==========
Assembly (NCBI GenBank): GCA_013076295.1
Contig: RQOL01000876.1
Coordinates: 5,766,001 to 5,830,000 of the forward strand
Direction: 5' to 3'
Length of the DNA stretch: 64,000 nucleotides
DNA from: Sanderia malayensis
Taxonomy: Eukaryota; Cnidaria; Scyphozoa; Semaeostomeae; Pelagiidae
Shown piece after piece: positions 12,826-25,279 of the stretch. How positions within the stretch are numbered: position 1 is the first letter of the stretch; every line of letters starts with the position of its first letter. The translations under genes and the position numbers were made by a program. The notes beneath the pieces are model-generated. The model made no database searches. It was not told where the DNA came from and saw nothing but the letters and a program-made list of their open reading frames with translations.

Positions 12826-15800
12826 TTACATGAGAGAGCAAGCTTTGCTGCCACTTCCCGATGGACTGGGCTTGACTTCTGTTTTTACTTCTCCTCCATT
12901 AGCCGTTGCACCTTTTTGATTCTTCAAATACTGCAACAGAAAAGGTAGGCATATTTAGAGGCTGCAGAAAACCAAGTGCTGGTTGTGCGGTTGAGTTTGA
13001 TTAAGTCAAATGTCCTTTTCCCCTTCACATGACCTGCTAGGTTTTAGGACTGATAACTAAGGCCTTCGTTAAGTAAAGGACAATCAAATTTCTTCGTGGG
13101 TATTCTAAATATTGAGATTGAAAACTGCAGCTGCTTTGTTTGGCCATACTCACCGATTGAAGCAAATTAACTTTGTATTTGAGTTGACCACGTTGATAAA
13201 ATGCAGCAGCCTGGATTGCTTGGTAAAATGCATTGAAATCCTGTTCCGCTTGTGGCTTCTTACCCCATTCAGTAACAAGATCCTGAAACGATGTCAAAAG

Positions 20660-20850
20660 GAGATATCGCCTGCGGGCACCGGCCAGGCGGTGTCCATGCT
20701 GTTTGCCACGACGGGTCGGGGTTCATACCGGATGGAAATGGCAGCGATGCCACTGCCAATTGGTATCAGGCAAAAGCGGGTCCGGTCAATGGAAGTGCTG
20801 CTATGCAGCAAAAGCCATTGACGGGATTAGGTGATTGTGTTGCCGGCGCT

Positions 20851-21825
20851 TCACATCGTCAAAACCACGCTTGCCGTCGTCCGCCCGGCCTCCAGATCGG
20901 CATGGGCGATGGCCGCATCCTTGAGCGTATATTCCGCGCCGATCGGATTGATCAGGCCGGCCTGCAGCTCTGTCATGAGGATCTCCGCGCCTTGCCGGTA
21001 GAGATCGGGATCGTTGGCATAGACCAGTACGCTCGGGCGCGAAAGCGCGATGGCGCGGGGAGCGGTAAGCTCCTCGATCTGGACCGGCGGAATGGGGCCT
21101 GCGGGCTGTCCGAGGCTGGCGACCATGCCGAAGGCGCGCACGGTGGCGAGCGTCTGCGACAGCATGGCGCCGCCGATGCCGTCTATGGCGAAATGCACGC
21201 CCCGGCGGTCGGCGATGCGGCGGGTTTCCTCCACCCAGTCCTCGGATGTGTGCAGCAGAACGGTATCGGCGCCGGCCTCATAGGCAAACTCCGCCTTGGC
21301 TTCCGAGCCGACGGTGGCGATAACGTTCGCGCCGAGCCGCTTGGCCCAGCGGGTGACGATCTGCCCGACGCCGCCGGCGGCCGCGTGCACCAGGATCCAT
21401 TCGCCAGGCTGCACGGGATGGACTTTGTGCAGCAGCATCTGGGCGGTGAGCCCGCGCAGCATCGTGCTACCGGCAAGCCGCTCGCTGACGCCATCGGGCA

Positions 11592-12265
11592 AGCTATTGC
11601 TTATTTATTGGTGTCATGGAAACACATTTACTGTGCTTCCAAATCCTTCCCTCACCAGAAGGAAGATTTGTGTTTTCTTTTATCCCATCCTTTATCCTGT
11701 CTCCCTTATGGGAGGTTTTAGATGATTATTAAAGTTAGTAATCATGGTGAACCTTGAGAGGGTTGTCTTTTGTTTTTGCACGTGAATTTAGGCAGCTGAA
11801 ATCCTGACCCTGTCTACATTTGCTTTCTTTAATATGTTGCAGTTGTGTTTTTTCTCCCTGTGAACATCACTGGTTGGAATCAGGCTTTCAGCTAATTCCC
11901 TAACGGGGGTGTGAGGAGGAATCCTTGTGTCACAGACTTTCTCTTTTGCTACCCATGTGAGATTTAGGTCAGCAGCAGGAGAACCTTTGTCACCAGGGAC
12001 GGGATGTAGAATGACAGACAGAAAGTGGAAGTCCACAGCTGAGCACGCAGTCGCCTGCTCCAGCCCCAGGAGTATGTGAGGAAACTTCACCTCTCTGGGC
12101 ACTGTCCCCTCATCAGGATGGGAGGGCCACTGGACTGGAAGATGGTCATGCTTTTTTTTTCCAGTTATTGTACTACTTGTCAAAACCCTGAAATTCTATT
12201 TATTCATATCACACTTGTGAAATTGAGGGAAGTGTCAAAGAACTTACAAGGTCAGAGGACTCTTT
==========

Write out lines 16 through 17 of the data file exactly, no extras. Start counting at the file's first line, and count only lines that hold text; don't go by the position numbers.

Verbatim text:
20660 GAGATATCGCCTGCGGGCACCGGCCAGGCGGTGTCCATGCT
20701 GTTTGCCACGACGGGTCGGGGTTCATACCGGATGGAAATGGCAGCGATGCCACTGCCAATTGGTATCAGGCAAAAGCGGGTCCGGTCAATGGAAGTGCTG